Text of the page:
Regional Rail Program

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Background on the Rail Corridor Working Group

Rail corridors offer great economic opportunities to the communities they serve.  They also present safety challenges as they intersect with the movement of people and vehicles.  Several issues come to mind:

  • Land development in proximity to train stations should incorporate TOD principles
  • Development along the corridors should be multi-modal, supporting all travelers
  • Noise mitigation may need to be considered to limit neighborhood impacts
  • Rail operations and intersecting traffic should function without incident

The Working Group has been formed to evaluate the Mississippi Gulf Coast’s rail corridors. This group will be our region’s technical team discussing development needs and improvement opportunities across the three coastal counties. The group may decide to address several issues related to our rail corridors and sub-committees may be formed to research and focus on specific topic areas.  Meetings will be called as the group decides they are needed.

Meeting #1- September 26, 2016

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The focus of the first meeting was on the CSX corridor spanning the entire region.  Plans are underway to bring daily passenger rail service to the coast which raised several questions, one of which was “would the high number of at-grade crossings jeopardize the return of the passenger train?”  The answer is no, the passenger train can operate on the rail with at-grade crossings.

However, the goal is to operate an efficient and safe rail system that includes both freight and passenger services.  This can be difficult to attain when there are 128 at-grade crossings from Waveland to Moss Point, and not all of them are outfitted with full signalization and crossing gates.   Accidents, some resulting in fatalities, are continuing to occur. A minor incident with rail is expensive to resolve and disruptive to travel; an accident involving injury or a fatality is devastating for everyone involved.

The effort to bring passenger rail to the Gulf Coast has generated a lot of local enthusiasm and there is a strong coalition of partners at the federal, state and local levels.  CSX and Amtrak are working closely with the Federal Rail Administration (FRA) Working Group to lay out a plan that will allow Amtrak to initiate passenger service from Louisiana to Florida.  This level of cooperation and communication between the parties has afforded the perfect opportunity to broach the subject of securing and improving our crossings, including evaluating crossings for closure.

At the first meeting, the group was in agreement on the need to close crossings, but the process and cost of closing crossings had to be further discussed.  CSX would like to see a regional approach to prioritize crossings that could be closed and to identify where improvements need to be made.  In other areas of the country, a bank of closure credits has proven effective in the negotiation for new crossings or creating connecting roads between crossings.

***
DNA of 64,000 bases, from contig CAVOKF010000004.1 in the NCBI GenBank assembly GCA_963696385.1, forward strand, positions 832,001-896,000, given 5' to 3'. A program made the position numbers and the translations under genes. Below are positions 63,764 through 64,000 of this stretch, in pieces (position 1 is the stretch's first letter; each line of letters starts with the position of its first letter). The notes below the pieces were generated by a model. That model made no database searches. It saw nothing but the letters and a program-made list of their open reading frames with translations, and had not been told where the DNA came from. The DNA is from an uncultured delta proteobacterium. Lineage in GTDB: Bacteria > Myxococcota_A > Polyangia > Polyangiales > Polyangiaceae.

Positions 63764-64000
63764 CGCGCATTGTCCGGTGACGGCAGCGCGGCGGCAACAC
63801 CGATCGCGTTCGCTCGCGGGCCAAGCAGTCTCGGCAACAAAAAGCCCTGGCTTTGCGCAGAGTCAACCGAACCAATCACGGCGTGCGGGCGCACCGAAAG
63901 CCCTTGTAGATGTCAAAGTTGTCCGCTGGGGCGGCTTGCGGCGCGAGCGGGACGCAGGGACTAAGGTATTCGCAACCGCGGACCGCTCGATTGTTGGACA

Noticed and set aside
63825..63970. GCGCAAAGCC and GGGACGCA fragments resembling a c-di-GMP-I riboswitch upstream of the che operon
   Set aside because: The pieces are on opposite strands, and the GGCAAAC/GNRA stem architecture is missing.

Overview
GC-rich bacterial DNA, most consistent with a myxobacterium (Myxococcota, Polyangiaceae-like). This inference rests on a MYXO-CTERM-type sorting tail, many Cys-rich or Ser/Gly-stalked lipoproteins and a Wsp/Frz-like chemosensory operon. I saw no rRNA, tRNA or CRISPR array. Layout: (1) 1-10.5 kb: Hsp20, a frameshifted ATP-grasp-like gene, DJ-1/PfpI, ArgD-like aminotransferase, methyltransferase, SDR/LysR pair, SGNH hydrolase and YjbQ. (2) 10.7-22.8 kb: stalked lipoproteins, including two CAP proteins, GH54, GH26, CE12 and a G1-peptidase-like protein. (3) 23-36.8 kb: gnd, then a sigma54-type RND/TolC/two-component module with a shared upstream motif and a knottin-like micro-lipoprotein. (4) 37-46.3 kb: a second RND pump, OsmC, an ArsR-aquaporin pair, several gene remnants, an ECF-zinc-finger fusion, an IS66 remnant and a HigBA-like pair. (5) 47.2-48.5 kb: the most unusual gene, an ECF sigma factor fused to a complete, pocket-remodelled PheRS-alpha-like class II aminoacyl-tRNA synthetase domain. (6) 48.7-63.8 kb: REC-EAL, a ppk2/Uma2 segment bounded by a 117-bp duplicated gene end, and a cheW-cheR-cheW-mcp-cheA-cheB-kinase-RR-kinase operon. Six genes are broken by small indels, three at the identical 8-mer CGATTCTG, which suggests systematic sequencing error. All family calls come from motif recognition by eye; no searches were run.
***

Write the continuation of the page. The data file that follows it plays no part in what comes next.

Discussion also included concerns about the working relationship between the cities and counties with CSX, specifically with regard to the maintenance of the crossings, responsibilities of each party and overall communication between CSX and the local governments.

Stephen Curlee, Manager, CSX Community Affairs and Safety, and Jacob Smith, CSX Project Manager, Public Projects, explained that CSX has an agreement with every jurisdiction. In fact, there is an agreement for each crossing that details the work of CSX to maintain the tracks and facilities along the line and the municipality’s role in the maintenance process.

On communications, the multiplicity of cities and counties along the CSX line has made communication between CSX and the locals somewhat difficult and not always effective.  It was decided that there should be a primary point of contact (plus a secondary POC) for CSX to notify when work is scheduled and at which location within a community.

The meeting was productive. Several action items have been defined and certain issues will require on-going discussions and negotiation with CSX.  The next meeting on crossings will follow up on these issues:

  • Regional prioritization of crossings for closure and improvements
  • Point of contacts for communication with CSX and the local governments
  • Collection of crossing agreements and a framework to review them for project-level negotiation

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Members of the Rail Corridor Working Group listening to representatives from CSX explain the agreements that are in place for maintenance at railroad crossings.

 

 

Jacob Smith and Stephen Curlee, CSX, (on left) and members of the group listen to discussion on the impact of heightening the rail bed on the crossing road.

 

 

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